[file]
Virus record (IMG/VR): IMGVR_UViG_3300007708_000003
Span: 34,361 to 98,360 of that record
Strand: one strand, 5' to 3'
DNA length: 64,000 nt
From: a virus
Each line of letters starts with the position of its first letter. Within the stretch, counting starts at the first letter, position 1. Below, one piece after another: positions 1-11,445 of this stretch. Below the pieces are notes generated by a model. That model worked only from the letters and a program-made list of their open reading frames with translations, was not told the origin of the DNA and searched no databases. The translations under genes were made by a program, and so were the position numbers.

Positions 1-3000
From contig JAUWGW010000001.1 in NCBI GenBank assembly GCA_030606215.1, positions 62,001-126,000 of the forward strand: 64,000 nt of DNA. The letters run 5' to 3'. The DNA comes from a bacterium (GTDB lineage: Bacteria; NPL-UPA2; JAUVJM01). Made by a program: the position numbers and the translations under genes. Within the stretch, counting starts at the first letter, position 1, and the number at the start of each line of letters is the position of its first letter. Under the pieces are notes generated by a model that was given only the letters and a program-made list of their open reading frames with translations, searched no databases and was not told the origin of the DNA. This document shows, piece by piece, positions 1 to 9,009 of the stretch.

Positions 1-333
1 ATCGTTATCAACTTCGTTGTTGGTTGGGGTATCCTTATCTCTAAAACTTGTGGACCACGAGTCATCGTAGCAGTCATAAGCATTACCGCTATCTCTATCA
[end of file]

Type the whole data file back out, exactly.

Virus record (IMG/VR): IMGVR_UViG_3300007708_000003
Span: 34,361 to 98,360 of that record
Strand: one strand, 5' to 3'
DNA length: 64,000 nt
From: a virus
Each line of letters starts with the position of its first letter. Within the stretch, counting starts at the first letter, position 1. Below, one piece after another: positions 1-11,445 of this stretch. Below the pieces are notes generated by a model. That model worked only from the letters and a program-made list of their open reading frames with translations, was not told the origin of the DNA and searched no databases. The translations under genes were made by a program, and so were the position numbers.

Positions 1-3000
From contig JAUWGW010000001.1 in NCBI GenBank assembly GCA_030606215.1, positions 62,001-126,000 of the forward strand: 64,000 nt of DNA. The letters run 5' to 3'. The DNA comes from a bacterium (GTDB lineage: Bacteria; NPL-UPA2; JAUVJM01). Made by a program: the position numbers and the translations under genes. Within the stretch, counting starts at the first letter, position 1, and the number at the start of each line of letters is the position of its first letter. Under the pieces are notes generated by a model that was given only the letters and a program-made list of their open reading frames with translations, searched no databases and was not told the origin of the DNA. This document shows, piece by piece, positions 1 to 9,009 of the stretch.

Positions 1-333
1 ATCGTTATCAACTTCGTTGTTGGTTGGGGTATCCTTATCTCTAAAACTTGTGGACCACGAGTCATCGTAGCAGTCATAAGCATTACCGCTATCTCTATCA